For the purpose of this thesis it is important to gain a deeper understanding of the latter two tactics, namely leverage and accountability politics. Firstly, the ultimate goal of advocacynetworks is ‘political effectiveness’, implying ‘some policy change by target actors such as governments…’ (Ibid., 30). To achieve such change often entails a power imbalance between activists and target actors. Therefore, local activists seek leverage across other network members in order to ‘influence state practices directly’, which can be of material or moral nature (Ibid., 30). Material leverage is tied to either ‘money, trade, or prestige’, whilst moral leverage is when ‘behaviour of target actors is held up to … international scrutiny’ and exposes that state practices are in contradiction of international obligations (Ibid., 31). Secondly, ‘networks devote considerable energy to convincing governments and other actors to publicly change their positions on issues’ (Ibid., 31), in order to use such commitments as mechanisms of accountability politics. This means that when a government has formally agreed to implement a policy, whilst not doing so in practice, networks emphasise that to seek for action. Accountability politics often involves the boomerang pattern, and is most prominent in the sphere of human (women) rights. An example is human rights networks in the former Soviet Union seeking for international protection by using the Helsinki Accords of 1975, to consequently spur change (Ibid., 32).
and beyond (Szasz and Bogardus 1974: 41). 16 But can we really say, as Michelle Bogre has argued, that Riis ‘proved the potency of activist photography to persuade viewers and legislators through graphic, direct imagery of real conditions’? (Bogre 2012: 31). Powerful though Riis’s photographs are, there is a danger of exaggerating their influence during a period in which progressive politics and politicians flourished (Nugent 2012). To the extent that Riis influenced this political movement – and its influences were manifold – it was by harnessing the power of advocacynetworks. The most important alliance Riis formed was with Theodore Roosevelt. In 1890, Roosevelt, then a New York City Police Commissioner, arrived in Riis’s office and announced that he had read How the Other Half Lives and ‘was here to help’ (Riis 1901: 328). ‘No one ever helped as he did’, Riis noted, ‘For two years we were brothers in Mulberry Street’ (Riis 1901: 328). An example of the Riis-Roosevelt relationship can be seen in relation to the city’s policy on police-lodgings. In the late 19 th century, the police provided a range of social services, including temporary housing for the homeless and destitute. Riis had used police lodgings when he first arrived in the United States, and his experience convinced him that the abolition of such accommodation was a key priority for social reform. Later Riis took Roosevelt on a night visit to the same police lodgings and recounted his story. ‘I will smash them tomorrow’, replied Roosevelt, who subsequently closed all police lodgings in the city (Riis 1901: 249).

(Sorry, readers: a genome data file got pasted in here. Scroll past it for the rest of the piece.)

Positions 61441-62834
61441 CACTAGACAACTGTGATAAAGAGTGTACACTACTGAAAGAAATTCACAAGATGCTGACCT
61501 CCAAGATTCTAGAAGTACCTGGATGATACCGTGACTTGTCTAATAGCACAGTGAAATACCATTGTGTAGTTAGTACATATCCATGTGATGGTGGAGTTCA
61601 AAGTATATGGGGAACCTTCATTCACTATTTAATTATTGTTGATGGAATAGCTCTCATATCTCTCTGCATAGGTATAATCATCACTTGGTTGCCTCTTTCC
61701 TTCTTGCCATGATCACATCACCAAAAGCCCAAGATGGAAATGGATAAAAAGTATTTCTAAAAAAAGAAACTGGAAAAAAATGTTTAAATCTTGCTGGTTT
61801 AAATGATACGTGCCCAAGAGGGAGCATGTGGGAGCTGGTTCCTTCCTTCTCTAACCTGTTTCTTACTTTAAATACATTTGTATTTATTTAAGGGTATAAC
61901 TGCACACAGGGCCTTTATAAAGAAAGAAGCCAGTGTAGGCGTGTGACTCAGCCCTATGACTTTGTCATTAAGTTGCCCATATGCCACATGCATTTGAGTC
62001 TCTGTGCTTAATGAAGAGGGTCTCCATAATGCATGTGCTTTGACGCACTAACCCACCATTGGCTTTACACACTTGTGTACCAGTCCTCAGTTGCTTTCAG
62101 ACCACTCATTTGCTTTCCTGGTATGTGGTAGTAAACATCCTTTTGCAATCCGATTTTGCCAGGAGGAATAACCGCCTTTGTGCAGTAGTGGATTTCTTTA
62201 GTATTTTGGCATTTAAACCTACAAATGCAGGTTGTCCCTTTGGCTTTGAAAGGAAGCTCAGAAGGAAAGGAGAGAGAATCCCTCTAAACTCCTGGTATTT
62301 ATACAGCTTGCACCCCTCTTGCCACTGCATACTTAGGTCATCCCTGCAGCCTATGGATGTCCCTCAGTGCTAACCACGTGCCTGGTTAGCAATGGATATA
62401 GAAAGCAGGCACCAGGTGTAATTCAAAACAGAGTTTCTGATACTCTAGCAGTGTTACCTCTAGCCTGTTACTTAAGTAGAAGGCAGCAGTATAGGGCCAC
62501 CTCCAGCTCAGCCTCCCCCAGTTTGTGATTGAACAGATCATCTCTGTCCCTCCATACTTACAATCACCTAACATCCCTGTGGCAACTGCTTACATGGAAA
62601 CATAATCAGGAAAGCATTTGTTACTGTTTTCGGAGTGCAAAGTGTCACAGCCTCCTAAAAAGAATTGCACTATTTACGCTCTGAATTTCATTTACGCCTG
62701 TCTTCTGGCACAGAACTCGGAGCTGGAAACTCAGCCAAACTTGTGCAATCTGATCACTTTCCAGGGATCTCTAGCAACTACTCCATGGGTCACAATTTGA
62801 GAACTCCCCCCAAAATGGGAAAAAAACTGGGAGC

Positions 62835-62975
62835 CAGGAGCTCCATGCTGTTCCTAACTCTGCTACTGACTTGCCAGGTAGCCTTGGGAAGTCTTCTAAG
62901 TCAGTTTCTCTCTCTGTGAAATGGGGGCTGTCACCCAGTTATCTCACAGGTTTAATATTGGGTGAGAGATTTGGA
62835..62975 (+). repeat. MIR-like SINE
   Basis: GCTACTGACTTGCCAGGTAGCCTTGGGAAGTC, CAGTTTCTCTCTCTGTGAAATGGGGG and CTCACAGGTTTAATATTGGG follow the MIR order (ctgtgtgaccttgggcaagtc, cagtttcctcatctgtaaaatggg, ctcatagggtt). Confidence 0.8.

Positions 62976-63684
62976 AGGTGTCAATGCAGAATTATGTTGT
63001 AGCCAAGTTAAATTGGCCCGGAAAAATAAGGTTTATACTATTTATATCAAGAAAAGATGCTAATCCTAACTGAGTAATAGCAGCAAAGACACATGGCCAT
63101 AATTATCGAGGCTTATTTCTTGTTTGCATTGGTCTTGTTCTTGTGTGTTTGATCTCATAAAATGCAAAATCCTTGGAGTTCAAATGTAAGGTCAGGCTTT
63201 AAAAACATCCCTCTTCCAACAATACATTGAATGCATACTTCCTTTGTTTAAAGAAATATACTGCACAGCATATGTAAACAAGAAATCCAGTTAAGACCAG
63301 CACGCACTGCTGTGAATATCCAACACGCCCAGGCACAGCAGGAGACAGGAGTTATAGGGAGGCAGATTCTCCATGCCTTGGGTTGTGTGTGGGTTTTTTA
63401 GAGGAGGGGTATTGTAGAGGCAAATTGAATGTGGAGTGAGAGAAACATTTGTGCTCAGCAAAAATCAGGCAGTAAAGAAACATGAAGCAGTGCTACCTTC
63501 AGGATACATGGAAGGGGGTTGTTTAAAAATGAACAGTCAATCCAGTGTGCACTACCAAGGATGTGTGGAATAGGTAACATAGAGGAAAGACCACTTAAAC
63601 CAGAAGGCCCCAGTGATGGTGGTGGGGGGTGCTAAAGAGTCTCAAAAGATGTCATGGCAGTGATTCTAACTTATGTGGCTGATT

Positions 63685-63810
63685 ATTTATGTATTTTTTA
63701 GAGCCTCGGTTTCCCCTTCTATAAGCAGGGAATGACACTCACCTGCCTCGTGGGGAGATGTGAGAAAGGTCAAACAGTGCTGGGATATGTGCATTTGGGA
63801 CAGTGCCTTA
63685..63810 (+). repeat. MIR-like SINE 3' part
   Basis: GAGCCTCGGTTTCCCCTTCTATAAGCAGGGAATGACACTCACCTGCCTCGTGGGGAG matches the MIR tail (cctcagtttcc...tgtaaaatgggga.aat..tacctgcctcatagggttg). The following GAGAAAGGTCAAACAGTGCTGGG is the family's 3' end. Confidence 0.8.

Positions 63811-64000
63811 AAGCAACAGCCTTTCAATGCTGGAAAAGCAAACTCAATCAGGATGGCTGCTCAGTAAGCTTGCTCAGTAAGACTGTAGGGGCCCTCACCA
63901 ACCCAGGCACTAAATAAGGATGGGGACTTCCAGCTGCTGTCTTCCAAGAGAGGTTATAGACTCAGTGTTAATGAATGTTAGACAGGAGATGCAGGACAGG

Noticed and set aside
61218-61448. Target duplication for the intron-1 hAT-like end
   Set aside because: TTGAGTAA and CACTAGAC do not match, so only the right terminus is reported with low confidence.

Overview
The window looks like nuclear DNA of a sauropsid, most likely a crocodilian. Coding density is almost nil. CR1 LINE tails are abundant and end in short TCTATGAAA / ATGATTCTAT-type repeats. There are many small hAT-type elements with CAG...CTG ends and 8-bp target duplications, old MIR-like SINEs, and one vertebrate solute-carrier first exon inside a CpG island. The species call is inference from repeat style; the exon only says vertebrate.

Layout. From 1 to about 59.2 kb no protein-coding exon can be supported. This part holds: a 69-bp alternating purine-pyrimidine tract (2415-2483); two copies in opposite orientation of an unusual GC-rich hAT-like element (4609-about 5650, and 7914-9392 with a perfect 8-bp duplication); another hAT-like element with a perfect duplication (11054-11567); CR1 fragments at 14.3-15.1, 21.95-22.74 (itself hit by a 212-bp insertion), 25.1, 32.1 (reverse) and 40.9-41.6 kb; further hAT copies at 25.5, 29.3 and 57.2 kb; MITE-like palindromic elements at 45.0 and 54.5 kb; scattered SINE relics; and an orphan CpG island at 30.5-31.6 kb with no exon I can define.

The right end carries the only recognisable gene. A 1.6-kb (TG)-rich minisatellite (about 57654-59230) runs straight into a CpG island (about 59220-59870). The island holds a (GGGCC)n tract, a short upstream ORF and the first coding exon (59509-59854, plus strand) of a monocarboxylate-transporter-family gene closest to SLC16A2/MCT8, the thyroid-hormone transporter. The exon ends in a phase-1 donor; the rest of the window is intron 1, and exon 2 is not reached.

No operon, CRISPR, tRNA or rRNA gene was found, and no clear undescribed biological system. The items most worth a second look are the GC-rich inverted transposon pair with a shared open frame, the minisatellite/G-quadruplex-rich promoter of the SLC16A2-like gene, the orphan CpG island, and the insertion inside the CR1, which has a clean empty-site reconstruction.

The second essential element is the Organizational Platform. All norm entrepreneurs at the International level need some kind of organizational platform through which they can promote their ideas (Finnemore & Sikkink: 1998, p. 899) Sometimes such platforms already exist and are specifically constructed for the purpose of promoting norms anyway. Examples of these platforms could be Amnesty International or Greenpeace along with the corresponding advocacynetworks that they are part of. More often an entrepreneur could make use of a platform that has purposes and agenda’s, which transcends a single issue (Finnemore & Sikkink: 1998, p. 899). The United Nations, European Union or the World Bank are good examples of such platforms.
preventative over curative health funding priorities. Carden (2009) further argues that even where individual or organizational advocates exist, many do not actually use hard data or other evidence as a foundation for policy advocacy for besides a ‘shortage of statistical and other hard data to draw reliable conclusions’ (p.16), there is a lack of capacity to synthesise available research. These challenges exist despite the consensus that evidence-informed decision making should be an indispensable part of every health system practice and policy making process, including public health (Dobbins, Robeson, Ciliska, Hanna, Cameron, O’Mara…Mercer, 2009; Graham et al., 2006). This research sought to understand how evidence is used to inform policy advocacy activities and to examine the existing internal capacity to use this evidence at WashOrg.
Eriksen‟s qualitative research indicated several barriers to the advocacy process. Two major obstacles noted were the lack of a clear sense of professional identity and the internal conflicts within ACA. Conflicts “within groups” represented groups inside the counseling field. This conflict was reported to cause stress, tension, and distrust among ACA members. Noted factors included polarization, dominance by subgroups within ACA, underrepresentation of the interests of other groups within the organization. Additional obstacles identified were a general lack of unification within the ACA and a lack of focus on the future as an association. Inter- group conflict, as termed by Eriksen, is the conflict caused between the counseling profession and other professional groups which causes public uncertainty, loss of status with legislators, insurance companies and other funding sources, confusion over decision makers, and success by groups merely because of the most Political Action Committee (PAC) funds. Eriksen listed many obstacles to counselor professional advocacy such as counselors‟ unwillingness to take a stand for themselves or a belief, being complacent, apathetic, satisfied with the status quo, and lack of self esteem. Participants voiced a concern that they lacked resources such as sufficient funds, position and time to make an impact. Counselors indicated that individuals can self- advocate immediately; however, strategic planning is necessary to plan group advocacy efforts. Additional obstacles included the inability of leaders to motivate membership and the